Teachers all have lessons they create that they’re proud of. These lessons typically teach valuable skills in a new, innovative way. Many times, they are popular among students, too. For me, one of the lessons in my repertoire that I am most proud of (and love to teach) is on text evidence.
In sixth grade, text evidence is a vital skill. It shows up in quite a few of our standards, and is typically covered multiple times during the school year. We have to teach how to identify text evidence, both implicit and explicit, as well as how to use it in their writing and speaking. This involves higher level reading skills, analysis of sources, and citations. It’s also a new concept for most students, so they don’t have a lot of schema on it. What prior knowledge they do have isn’t explicit, so drawing on it can be a little trickier.
A few years ago, when I first began teaching language arts, I was trying to come up with a way to effectively introduce the concept of text evidence. I wanted it to be interesting and engaging for my kids, which didn’t seem like an easy feat. I mean, who really gets excited about citing text evidence? Not many of us. But more importantly, I wanted it to be memorable so my students really made meaning from it. Because it was a skill we’d be using frequently throughout the school year, I needed to make sure this lesson stuck.
I pondered for awhile, and eventually had a “light bulb” moment… Movie trailers.
Movie trailers are designed for a specific purpose: Get audiences to make predictions. They are also inherently interesting, specifically created to inspire moviegoers to attend. I figured that with this combination, we had a solid start. From there, the idea seemed to flow. So without further ado, here’s a step by step for my introductory lesson on text evidence using movie trailers.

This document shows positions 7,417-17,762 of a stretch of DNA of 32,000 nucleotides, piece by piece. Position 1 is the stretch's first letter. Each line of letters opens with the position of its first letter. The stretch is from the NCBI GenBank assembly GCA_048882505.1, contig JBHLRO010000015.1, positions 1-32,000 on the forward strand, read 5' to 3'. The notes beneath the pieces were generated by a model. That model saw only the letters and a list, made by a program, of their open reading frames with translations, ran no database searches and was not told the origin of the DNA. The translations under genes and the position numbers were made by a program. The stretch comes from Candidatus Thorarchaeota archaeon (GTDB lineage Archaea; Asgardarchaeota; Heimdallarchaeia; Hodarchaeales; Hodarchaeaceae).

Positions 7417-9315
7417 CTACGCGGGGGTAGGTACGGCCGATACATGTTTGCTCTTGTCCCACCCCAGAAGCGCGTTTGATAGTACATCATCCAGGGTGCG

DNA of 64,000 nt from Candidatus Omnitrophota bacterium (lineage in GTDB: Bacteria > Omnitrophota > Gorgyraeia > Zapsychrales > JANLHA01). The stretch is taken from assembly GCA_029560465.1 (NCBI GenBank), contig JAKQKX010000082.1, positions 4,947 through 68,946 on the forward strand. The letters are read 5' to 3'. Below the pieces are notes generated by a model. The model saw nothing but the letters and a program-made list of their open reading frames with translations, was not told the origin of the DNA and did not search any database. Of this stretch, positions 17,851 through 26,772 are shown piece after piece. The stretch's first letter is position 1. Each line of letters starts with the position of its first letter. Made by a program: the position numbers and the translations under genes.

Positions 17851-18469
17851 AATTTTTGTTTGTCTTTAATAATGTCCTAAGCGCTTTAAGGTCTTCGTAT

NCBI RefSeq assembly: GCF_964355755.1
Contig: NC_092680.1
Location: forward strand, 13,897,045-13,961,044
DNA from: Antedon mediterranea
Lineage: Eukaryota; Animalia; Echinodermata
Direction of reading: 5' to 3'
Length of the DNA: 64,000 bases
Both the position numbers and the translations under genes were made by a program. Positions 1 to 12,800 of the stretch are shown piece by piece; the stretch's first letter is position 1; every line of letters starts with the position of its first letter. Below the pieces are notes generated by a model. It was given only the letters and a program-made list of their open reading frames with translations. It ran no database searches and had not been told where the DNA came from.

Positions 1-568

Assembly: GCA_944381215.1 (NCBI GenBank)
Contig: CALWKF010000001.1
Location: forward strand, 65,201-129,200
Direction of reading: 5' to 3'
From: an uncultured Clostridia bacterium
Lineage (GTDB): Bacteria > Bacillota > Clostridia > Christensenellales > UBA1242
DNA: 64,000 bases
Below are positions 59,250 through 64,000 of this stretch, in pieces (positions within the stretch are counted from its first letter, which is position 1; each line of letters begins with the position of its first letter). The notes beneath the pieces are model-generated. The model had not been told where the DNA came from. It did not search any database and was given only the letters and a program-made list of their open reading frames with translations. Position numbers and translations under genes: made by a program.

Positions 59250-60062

1. Choose a movie trailer.
This step is the most important one, for obvious reasons. You need to choose a new, popular movie that hasn’t come out yet. Choosing a brand new movie ensures that predictions are legitimate, and no one can use the evidence of, “I’ve already seen it, and that’s what happens.”
It’s should be geared toward your students’ ages and capitalize on what they like. In the past I’ve used trailers for Fantastic Beasts and Where to Find Them (the first and second one), Black Panther, Avengers: Infinity War, and Sing. Make sure you preview the trailer before showing to your classes, just to make sure it’s appropriate and includes what you want it to!
2. Watch the trailer with your class and have them write down predictions.
First I set the scene: Lights off, students have notebooks or post-it notes, and pencils at the ready. I play the trailer once all the way through. Once it stops, I have everyone write down at least one prediction. Oftentimes, they’ll write down a few.
I also participate by writing down my own predictions. My suggestion to my students is to number the predictions if they have more than one. It makes the next few steps a little smoother.
I invite the group to share their predictions, and I share my own. This is usually pretty fun and there are some great ones. The kids get excited about it, especially if the movie is one that they want to see!
3. Watch the trailer again, looking for evidence that you see.
After writing down predictions, I play the trailer a second time. Before pushing play, I tell students to look for some clues that they see to help explain why they made a prediction. I tell them that we’re only looking for things we see this time, and when we do see them, we need to jot them down. If they prove or explain one of our predictions, we can put the corresponding number next to it.